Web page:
This post arises because we recently re-watched Robert Altman’s The Long Goodbye (1973) for about the sixth time (in conjunction with re-reading Chandler’s book) and got curious about the excellent, funny and scary actor who plays the hoodlum Marty Augustine. The actor is so good, and yet (I realized) I didn’t recall him from anything else. It’s because he is mostly a director, and while he is not hugely prolific, he has an excellent track record with critically acclaimed films you likely know well. The gentleman is Mark Rydell (Mortimer Rydell, b. 1929)
Rydell specialized in character driven works, often period pieces, based on novels and plays, the kinds of movie that were much in vogue in the 1970s. And several of them have a show biz angle, which is our particular jam. His first effort, in 1967, was an adaptation of D.H. Lawrence’s The Fox, starring Sandy Dennis, Keir Dullea (soon of 2001: A Space Odyssey), and Anne Heywood, wife of the film’s producer Raymond Stross. The plot concerns a love triangle set on a farm, with the major innovation being a lesbian relationship between the women (a depiction made possible by the recent elimination of the Hollywood production code). This racy aspect, combined with the film’s tasteful craftsmanship, resulted in a minor hit. This was followed up by an adaptation of William Faulkner’s The Reivers (1969) starring Steve McQueen, the hottest Hollywood actor of the time. Then came the John Wayne western The Cowboys (1972), one of my favorite movies as a kid, which I wrote about here. Cinderella Liberty (1973) was a Navy themed drama with James Caan and Marsha Mason, written by Darryl Ponicsan, whose The Last Detail also came out that year. This is a pretty good run already!
Rydell’s next film should be of special interest to those interested in vaudeville. Set in the 1890’s, Harry and Walter Go to New York (1976) stars James Caan and Elliott Gould as a pair of vaudeville performers who get pinched for stealing the personal belongings of audience members. In stir they meet safecracker Michael Caine (as Adam Worth, an actual historical character) who proposes a job for them. Diane Keaton plays their accomplice, a crusading newspaperwoman, who wants stolen loot to feed poor children (foreshadowing her character in Reds). This kind of thing seems calculated for success, right? It’s in the ’70s nostalgia subgenre we wrote about here. It has stuff in common with both the Redford-Newman team-ups: Butch Cassidy and the Sundance Kid (which also has robberies and a female accomplice who’s the love interest for each of the partners), as well as the Long Con joyride The Sting. It also reminds me of Michael Critchton’s The Great Train Robbery, released two years later. Unfortunately a film like this requires a light comic touch, and Rydell was, well, a Method guy, so he reportedly removed some of the funner elements from the script in order to justify it dramatically. It was an expensive movie to make, and it didn’t fare well at the box office.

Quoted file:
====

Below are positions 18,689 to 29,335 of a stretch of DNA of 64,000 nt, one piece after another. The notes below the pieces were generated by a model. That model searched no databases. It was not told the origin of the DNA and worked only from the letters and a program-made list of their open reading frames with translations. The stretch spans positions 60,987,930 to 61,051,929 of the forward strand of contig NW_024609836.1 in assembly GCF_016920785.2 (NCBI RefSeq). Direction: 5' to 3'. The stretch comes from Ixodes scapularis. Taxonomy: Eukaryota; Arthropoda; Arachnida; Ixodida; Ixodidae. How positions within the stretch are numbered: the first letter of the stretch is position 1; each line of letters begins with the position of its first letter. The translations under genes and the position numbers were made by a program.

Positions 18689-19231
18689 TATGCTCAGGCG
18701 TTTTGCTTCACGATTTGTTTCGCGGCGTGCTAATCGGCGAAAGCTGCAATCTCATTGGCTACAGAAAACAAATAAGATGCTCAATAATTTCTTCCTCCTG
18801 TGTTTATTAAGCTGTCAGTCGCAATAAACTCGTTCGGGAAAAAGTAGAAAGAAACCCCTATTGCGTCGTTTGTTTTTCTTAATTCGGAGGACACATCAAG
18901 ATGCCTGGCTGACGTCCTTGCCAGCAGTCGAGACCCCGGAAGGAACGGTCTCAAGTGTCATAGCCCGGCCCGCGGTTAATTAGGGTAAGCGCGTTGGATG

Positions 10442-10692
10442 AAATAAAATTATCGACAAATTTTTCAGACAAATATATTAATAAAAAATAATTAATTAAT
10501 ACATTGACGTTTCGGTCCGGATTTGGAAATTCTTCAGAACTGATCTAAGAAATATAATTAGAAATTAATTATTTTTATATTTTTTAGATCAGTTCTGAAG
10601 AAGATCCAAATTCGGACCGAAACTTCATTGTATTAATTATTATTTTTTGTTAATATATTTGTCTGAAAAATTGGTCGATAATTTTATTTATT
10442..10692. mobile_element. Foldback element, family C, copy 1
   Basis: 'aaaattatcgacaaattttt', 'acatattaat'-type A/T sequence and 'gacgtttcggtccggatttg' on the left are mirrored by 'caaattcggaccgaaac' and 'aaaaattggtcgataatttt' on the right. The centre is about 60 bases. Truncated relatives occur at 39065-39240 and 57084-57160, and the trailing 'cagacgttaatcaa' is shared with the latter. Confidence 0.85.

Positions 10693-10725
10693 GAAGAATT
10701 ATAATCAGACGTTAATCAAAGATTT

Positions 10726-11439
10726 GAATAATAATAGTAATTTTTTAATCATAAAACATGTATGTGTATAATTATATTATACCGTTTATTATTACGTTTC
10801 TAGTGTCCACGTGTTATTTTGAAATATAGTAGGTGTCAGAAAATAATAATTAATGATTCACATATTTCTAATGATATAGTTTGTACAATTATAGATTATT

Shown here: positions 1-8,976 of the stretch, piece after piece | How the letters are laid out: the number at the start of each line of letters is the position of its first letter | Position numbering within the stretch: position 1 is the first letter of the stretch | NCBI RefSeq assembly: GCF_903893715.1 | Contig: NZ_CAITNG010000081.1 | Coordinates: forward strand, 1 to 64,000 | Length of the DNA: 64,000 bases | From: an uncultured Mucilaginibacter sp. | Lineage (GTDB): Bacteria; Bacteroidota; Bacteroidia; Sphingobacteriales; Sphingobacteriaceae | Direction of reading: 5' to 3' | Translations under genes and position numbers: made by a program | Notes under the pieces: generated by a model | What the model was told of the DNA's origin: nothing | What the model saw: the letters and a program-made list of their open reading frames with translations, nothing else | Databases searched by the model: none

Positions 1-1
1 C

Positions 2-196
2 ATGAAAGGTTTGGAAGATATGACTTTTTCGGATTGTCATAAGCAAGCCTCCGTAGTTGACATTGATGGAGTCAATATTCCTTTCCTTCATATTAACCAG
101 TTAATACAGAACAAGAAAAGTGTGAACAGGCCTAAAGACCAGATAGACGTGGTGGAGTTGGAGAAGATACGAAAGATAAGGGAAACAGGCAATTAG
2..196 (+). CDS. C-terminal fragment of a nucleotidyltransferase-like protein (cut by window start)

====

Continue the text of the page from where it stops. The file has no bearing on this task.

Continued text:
Fortunately, Rydell then rebounded in a huge way, with two critically acclaimed hits, back to back: The Rose (1979), starring Bette Midler in a fictionalized telling of Janis Joplin’s life; and the film adaptation of On Golden Pond (1981), the historic Katharine Hepburn–Henry Fonda–Jane Fonda team-up. Unfortunately, this was followed by another big budget miscalculation The River (1984) with Sissy Spacek and Mel Gibson. It was intended to shine a light on the farm crisis that was making the news at the time, which also spawned the Farm Aid concert, and the films Country (with Sam Shepard and Jessica Lange) and Places in the Heart (with Sally Field). Gibson was miscast, and the film ended up seeming the also-ran in this sweepstakes, earning back only 2/3 of its budget.
Rydell turned back to acting for a time, appearing in the stand-up comedy yarn Punch Line (1988) with Sally Field and Tom Hanks, and taking the plum (and well cast) role of Meyer Lansky in Sydney Pollack’s Havana (1990) starring Robert Redford. He then returned to the director two of his previous stars James Caan and Bette Midler in For the Boys (1991) a tale of a romance two major entertainers (perhaps loosely inspired by Bob Hope and Martha Raye) as they tour with the USO during World War Two and the Korean War. I remember this one receiving lots of publicity at the time, but somehow it didn’t click with the public and took a bath at the box office.
In 1994 Rydell directed Intersection, a remake of Les choses de la vie (1970) starring Richard Gere, Sharon Stone, and Lolita Davidovich. This was followed by the HBO film Crime of the Century (1996), about the Lindbergh baby kidnapping, and the 2001 bio-pic James Dean, starring James Franco as the ill-fated star. In 2002 he had a supporting part in Woody Allen’s Hollywood Ending as agent Al Hack. In 2006 he directed his last major project, Even Money, a gambling drama not unlike The Gambler with James Caan or Altman’s California Split. The all-star cast included Kim Basinger, Danny DeVito, Forest Whitaker, Ray Liotta, Kelsey Grammer, and Tim Roth. As long ago as that was, Rydell was pushing 80 by that point!
Trained at Neighborhood Playhouse, Rydell broke into the business as an actor on soap operas. After leaving As the World Turns in 1962 he directed an episode of The Virginian, which led to jobs directing for Gunsmoke, The Wild Wild West, I Spy, and other shows before The Fox came along.
For more on vaudeville, the milieu of “Harry and Walter Go to New York”, please see No Applause, Just Throw Money: The Book That Made Vaudeville Famous.
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